Unionists 'will not throw SF a lifeline'

Unionists are not going to throw Sinn Féin a lifeline in the current stand-off over support for policing, a senior MP in the Rev Ian Paisley’s party claimed today.

Unionists are not going to throw Sinn Féin a lifeline in the current stand-off over support for policing, a senior MP in the Rev Ian Paisley’s party claimed today.

As Sinn Féin’s 56-member Executive gathered in Dublin to review their plan for a special party conference this month to consider whether or not they should support the police in Northern Ireland, Democratic Unionist MP the Rev William McCrea said republicans needed to deliver.

“The DUP will not hold out any lifeline or lifeboat to help Gerry Adams out of the sinking boat in the stormy waters that he now finds himself in,” the South Antrim MP said.

“If they are looking to us to give them comfort on the issue of devolved government by March 26 and the devolution of policing and justice in 2008, they are whistling in the wind.

“As far as unionism is concerned words are not enough.

“There has to be action. There has to be delivery – not words, they are not plausible.”

On December 29 last year Sinn Féin’s national executive took the potentially historic step of announcing a special conference this month which can see republicans for the first time in their history endorsing the police on both sides of the Irish border.

However, the party leadership said that move was predicated on a positive response from the DUP to the move.

The staging of the conference was cast in doubt when last week Sinn Féin said it was still awaiting a positive response from Mr Paisley.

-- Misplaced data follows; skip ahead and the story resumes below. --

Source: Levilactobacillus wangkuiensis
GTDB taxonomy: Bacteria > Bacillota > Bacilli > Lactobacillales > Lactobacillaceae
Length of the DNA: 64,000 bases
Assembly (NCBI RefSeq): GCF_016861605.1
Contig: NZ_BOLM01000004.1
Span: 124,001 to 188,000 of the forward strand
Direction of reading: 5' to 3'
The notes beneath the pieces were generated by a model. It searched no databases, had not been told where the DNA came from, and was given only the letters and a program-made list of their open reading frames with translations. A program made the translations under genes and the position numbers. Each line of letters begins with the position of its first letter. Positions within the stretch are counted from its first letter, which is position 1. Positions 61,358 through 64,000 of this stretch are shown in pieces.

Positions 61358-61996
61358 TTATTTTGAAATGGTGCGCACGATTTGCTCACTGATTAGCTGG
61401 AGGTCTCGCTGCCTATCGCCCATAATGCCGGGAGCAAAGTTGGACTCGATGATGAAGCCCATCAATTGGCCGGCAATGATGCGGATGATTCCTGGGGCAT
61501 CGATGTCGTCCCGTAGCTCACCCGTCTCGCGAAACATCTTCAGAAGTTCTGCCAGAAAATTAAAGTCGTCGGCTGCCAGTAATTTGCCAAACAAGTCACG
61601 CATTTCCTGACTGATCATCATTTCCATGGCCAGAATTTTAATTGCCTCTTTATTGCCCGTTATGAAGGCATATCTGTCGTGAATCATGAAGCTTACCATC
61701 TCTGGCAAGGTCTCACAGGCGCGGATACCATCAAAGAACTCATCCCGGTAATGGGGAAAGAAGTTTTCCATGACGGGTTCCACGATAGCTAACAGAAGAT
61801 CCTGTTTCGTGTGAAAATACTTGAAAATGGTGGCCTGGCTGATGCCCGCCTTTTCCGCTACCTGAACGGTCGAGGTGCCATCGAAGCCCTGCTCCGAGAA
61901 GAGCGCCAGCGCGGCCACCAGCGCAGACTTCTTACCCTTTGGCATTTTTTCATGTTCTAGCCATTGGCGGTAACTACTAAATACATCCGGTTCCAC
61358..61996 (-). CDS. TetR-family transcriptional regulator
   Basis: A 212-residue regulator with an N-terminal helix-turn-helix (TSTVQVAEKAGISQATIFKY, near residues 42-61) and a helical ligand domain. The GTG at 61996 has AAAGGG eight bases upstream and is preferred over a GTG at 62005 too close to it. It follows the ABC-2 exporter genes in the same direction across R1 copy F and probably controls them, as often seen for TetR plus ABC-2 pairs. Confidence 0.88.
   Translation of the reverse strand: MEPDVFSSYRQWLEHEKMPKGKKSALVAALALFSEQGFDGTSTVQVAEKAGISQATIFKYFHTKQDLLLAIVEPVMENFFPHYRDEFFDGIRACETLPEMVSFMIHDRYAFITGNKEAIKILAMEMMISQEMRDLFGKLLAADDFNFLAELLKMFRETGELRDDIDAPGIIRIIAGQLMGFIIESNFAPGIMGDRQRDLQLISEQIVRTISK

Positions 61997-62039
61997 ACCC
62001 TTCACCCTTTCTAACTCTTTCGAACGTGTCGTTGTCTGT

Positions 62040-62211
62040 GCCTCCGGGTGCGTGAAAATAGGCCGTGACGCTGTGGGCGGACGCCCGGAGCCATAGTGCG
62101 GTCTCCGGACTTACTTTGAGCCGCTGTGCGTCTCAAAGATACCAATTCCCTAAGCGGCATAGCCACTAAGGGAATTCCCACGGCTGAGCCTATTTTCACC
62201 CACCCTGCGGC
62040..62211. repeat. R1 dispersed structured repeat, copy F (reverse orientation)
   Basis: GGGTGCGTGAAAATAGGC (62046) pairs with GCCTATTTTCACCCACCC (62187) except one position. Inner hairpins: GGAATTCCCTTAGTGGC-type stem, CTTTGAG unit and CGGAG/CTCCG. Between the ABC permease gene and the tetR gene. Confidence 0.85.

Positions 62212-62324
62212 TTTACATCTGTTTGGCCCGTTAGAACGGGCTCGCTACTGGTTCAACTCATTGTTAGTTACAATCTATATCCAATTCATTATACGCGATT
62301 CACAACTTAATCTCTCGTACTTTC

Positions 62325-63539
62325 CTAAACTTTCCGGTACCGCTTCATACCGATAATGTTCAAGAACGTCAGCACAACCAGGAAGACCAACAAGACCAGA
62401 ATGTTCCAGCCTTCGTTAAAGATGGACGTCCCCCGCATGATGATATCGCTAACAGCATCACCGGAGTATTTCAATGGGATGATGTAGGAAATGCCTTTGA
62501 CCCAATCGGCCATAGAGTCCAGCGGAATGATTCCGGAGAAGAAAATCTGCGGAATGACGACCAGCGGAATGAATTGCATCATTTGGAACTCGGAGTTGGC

British Prime Minister Tony Blair tried to resolve the situation by setting out his view of what was required from Sinn Féin and the DUP if the issues of policing and power sharing were to be resolved this year under the St Andrews Agreement forged last October.

On the eve of today’s crucial meeting to decide if Sinn Féin should press ahead with its plans for the conference, Mr Adams issued a form of words which he claimed had been agreed with the DUP before December 29 and which he claimed should have been used in a New Year statement issued by Mr Paisley.

The Sinn Féin leader accused his DUP counterpart of reneging on a commitment to use the words but Mr Paisley and his party insisted that any words they have said in public reflected what had been said in private negotiations.

Mr McCrea said there needed to be a credible testing period if Sinn Féin honoured its commitments.

He also said: “They have got to also hand back all their ill gotten gains, dismantle IRA structures, hand over those responsible for the murder of Robert McCartney and also identify the whereabouts of the remaining disappeared.

“It is over to them to deliver. We do not want to listen to verbage or garbage any more.”

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